Aid, church, and community groups have been aghast at Prime Minister Turnbull’s announcement in February to spend $3.8 billion to expand arms production seven-fold in order to make Australia one of the top ten global arms suppliers, up from number 20 on the present table of arms producers. He argued that this will create jobs and make lucrative profits for Australian companies, especially from sales in the Middle East, a “priority target” according to the “Defence Export Strategy”. The government intends to spend $200 billion on the military over the next ten years.
Critics have pilloried the government’s announcement. Former Australian diplomat Richard Broinowski wrote that “foreign weapons companies which inevitably control the trade, have a record of corruption and indiscriminate selling”, including to Saudi Arabia, which is supplying weapons to factions in the bloody war in Yemen, leaving seven million people in extreme hunger, and also sending weapons to ISIS in Syria and Iraq. Broinowski quotes sources that “corruption in the global arms trade contributes roughly 40 percent to corruption in all global transactions”.
As for the claim that increased arms production will increase jobs, Sue Wareham, President of the Medical Association for Prevention of War (Australia), replied that studies show “military spending is one of the least effective ways to create jobs”, and that far more jobs would be created by increased spending on clean energy, health, or education than on arms production.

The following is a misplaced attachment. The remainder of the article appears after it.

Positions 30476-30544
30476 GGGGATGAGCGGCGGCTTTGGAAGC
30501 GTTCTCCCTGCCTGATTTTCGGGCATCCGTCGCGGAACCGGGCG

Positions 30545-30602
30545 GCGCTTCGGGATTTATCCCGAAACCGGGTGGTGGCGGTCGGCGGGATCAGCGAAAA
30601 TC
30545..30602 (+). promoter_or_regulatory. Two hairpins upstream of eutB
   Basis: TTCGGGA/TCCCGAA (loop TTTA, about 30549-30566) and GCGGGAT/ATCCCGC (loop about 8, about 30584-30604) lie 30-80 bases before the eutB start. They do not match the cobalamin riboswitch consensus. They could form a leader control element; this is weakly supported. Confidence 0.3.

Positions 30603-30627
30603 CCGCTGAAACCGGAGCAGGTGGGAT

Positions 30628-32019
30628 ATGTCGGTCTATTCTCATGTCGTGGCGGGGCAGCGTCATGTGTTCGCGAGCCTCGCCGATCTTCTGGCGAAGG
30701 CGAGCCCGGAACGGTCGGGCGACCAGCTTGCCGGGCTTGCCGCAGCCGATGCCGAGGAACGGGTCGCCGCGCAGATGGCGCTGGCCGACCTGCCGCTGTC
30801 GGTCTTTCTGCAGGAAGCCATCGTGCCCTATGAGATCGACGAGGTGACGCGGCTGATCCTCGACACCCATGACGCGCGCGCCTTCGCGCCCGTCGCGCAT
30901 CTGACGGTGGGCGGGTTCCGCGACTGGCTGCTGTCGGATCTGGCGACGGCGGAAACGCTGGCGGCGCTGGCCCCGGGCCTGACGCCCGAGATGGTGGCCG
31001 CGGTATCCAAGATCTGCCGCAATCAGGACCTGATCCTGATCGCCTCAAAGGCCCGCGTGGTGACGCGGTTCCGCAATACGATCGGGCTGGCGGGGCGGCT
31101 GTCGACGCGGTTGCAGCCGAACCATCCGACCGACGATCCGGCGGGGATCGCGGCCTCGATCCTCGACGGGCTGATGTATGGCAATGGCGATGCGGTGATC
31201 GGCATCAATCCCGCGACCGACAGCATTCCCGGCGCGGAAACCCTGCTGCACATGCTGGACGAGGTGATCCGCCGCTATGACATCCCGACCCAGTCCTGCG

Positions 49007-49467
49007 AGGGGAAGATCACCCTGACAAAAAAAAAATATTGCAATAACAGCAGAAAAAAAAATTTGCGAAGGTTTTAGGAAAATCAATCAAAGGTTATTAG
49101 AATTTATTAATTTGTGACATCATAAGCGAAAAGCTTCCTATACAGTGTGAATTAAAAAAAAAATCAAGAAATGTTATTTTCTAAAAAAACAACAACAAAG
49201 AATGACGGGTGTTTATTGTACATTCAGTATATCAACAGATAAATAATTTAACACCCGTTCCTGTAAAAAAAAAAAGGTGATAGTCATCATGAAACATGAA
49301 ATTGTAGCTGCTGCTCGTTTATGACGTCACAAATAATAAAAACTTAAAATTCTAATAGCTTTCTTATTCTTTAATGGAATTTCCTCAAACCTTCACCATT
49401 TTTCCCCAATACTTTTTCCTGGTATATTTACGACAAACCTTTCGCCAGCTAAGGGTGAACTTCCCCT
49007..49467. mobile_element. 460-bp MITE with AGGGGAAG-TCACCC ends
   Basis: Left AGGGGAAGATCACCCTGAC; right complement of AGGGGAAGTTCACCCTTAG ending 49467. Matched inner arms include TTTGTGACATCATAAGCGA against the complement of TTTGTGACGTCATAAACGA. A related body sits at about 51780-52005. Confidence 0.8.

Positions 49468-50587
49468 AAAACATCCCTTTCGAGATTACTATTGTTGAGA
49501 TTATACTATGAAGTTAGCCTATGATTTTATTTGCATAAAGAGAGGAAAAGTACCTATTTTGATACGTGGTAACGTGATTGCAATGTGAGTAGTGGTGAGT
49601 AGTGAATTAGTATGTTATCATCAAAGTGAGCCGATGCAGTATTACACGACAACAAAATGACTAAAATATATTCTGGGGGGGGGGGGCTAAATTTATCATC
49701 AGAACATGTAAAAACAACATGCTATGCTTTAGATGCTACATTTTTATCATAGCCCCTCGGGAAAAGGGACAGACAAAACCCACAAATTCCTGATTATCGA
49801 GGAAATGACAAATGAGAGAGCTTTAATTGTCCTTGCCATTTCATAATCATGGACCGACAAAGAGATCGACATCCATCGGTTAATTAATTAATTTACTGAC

If the United States is any example, a powerful arms industry distorts the balance of influence in government decision-making seriously, pulling national policies in a militaristic direction, and demanding increased budgets for largely economically unproductive spending.
Cumulative massive cuts to our overseas aid
The former Minister for International Development, Melissa Parke, considered the Turnbull announcement “grotesque”, and was shocked by the “enormous advertisements for defence contractors and arms manufacturers” at Canberra airport. Former federal member for Fremantle and a former senior lawyer in the United Nations, Parke is an Ambassador for ICAN. She also deplored the cuts to Australia’s aid efforts, to just 0.22% of our Gross National Income, despite being the fourth largest economy in the OECD.
Reports that Australia was to cut aid by another $400 million in the May budget prompted protests from aid and development agencies, but also from the defence establishment, senior officials of which have called the cuts “absurd”, especially given China’s growing influence in Asia and the Pacific. Allen Gyngell, former head of the Office of National Assessments, said further cuts would diminish Australia’s influence in the regions significantly.
Reports of Chinese interest in building a military base in Vanuatu should be a startling wake-up call for Australia. China has also been busy developing its economic interests in the Pacific, pouring billions of dollars into loans and major infrastructure works.
Aid and community organisations like Oxfam, World Vision, and Amnesty focused on the humanitarian consequences of cuts to aid. Caritas Australia CEO, Paul O’Callaghan, was alarmed that a further cut of 10% of Aussie aid, on top of the 30% cut in previous budgets since 2013, would cost lives and weaken efforts to improve living standards, health care, and education.